Eve Marie was born underwater on August 17th at 1:47am, almost 24 hours after my water broke. With my husband’s support, I was able to have the birth that I have always wanted. Now that I’ve done it once, and know what I can expect out of the experience, I feel certain that I can do it again. One of my anxieties over the past nine months has been worrying over whether or not my birth experience would end up traumatic or even just not something I would be happy with. I feel really goddamn lucky to be able to say that the entire experience, and the end result (who is currently in her father’s arms, crying for my milk), is absolutely, undeniably, unbelievably perfect.

Saving Lives the Hard Way

May 24, 2010

Today I’m thinking about Catholic hospitals.

Eve was born in one such hospital. For the most part, it was a very positive experience. All of the staff were friendly and the granola from the cafeteria was amazing (except for the raisins, which I picked out). My birth plan was respected without question and the only time that anyone mentioned pain meds during my labor was when I first arrived and they verified with me that they would not offer me any meds. (After she was born was a different story, but it was no big deal at that point.)

In fact, my worst complaint had nothing to do with the birthing ward but with pediatrics, where Eve was transferred at 3 days old for her jaundice; they had a policy of only allowing one parent to stay overnight with their children – even newborns – which meant that Marcus had to go home and I was left to care for the baby by myself at 3 days postpartum and with no energy, food, or rest. It was hell, especially since I still was learning how to deal with latching correctly and soothing my newly engorged breasts. But I couldn’t blame the staff for that.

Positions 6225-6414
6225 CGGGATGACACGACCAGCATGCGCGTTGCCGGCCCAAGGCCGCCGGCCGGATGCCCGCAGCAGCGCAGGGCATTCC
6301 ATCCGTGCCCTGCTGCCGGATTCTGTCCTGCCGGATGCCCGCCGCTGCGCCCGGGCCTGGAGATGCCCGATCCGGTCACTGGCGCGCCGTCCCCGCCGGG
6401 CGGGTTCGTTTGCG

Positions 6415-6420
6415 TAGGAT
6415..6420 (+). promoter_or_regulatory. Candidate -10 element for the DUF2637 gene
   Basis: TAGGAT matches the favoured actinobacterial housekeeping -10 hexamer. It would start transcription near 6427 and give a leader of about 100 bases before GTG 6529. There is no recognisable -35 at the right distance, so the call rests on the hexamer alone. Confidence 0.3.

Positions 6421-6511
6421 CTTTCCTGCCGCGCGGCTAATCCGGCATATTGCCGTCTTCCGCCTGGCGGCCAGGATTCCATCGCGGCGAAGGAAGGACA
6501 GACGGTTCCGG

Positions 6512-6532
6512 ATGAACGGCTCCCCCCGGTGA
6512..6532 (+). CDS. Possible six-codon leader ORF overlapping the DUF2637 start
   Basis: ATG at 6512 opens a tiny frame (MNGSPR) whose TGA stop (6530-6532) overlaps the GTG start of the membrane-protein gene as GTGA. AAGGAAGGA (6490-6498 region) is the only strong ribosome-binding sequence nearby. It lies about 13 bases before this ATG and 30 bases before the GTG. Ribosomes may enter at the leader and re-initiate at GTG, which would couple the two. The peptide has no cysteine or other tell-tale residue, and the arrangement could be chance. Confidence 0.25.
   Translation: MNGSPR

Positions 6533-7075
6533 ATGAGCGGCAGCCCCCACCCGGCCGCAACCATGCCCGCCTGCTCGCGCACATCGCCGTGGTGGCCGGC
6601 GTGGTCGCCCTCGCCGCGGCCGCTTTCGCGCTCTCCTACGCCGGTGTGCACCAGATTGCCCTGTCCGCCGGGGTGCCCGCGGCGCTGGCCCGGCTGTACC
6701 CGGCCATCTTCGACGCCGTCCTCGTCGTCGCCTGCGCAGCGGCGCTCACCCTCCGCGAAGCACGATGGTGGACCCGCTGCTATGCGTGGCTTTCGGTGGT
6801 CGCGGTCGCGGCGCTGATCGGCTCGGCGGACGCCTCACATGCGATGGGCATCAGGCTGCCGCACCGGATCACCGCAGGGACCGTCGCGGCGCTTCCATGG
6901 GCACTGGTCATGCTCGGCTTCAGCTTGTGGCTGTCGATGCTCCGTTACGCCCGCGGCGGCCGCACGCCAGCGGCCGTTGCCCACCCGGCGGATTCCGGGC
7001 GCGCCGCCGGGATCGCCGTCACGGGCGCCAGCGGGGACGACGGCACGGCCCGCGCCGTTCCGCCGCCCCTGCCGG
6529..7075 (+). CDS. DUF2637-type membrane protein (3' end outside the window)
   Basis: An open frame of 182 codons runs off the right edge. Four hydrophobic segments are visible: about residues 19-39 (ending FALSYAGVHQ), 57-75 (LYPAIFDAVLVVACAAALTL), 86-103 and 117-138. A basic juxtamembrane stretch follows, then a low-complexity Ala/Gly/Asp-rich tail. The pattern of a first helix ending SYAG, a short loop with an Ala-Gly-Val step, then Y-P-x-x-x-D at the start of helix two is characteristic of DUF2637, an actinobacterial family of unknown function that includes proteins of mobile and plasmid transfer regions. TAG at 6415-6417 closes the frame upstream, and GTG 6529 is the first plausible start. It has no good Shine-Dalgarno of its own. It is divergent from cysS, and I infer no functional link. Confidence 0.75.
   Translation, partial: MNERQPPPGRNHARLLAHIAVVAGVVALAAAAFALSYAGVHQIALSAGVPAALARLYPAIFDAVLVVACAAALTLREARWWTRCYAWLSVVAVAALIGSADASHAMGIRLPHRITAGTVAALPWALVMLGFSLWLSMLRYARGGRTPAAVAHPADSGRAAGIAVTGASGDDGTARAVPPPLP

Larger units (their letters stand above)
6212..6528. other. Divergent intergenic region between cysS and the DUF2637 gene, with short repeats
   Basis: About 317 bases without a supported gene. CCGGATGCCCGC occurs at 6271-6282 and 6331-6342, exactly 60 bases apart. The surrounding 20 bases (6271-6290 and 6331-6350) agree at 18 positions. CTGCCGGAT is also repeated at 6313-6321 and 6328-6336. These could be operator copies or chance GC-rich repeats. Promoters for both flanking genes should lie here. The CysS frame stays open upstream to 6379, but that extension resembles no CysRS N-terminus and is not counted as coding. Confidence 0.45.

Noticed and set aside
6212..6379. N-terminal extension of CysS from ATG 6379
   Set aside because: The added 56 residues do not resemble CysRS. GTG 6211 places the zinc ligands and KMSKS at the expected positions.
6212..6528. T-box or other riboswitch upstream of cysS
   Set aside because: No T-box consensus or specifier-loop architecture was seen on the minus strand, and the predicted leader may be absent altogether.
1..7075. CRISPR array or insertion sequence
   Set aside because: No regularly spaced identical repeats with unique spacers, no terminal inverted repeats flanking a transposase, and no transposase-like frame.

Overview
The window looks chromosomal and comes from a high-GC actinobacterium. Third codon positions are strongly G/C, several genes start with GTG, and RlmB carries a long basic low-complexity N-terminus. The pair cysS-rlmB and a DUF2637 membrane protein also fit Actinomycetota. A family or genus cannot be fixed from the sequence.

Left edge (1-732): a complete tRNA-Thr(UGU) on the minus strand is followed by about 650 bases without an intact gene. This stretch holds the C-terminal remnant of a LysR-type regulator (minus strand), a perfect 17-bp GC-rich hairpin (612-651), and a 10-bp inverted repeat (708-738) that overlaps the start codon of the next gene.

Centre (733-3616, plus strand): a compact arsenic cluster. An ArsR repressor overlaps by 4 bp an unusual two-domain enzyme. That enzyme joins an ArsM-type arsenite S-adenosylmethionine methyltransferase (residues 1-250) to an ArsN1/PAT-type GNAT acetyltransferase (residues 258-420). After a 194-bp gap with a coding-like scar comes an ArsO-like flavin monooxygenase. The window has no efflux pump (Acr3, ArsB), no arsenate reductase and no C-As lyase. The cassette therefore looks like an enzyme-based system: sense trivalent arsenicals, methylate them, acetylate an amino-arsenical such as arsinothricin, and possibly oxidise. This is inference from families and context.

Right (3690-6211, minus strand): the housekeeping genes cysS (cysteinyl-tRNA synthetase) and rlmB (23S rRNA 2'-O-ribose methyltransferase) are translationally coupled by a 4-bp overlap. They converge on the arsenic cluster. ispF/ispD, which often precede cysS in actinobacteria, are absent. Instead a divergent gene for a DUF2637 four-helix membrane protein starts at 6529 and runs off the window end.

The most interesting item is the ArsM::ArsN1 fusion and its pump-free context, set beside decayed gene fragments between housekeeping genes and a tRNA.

After Eve was born, I decided that my new form of birth control would be Paragard, a hormone-free IUD. I knew that I could get one placed by my midwives at 3 months postpartum. Unfortunately, by the time I made the call for my appointment, I was told that the hospital that Eve was born in had decided that my midwives’ office – which operates outside of the hospital but is partnered with them – could no longer purchase and offer IUDs per Catholic doctrine. So they were no longer buying the devices. Fortunately for me, they had one more in stock that they had already paid for, which they were willing to give to me.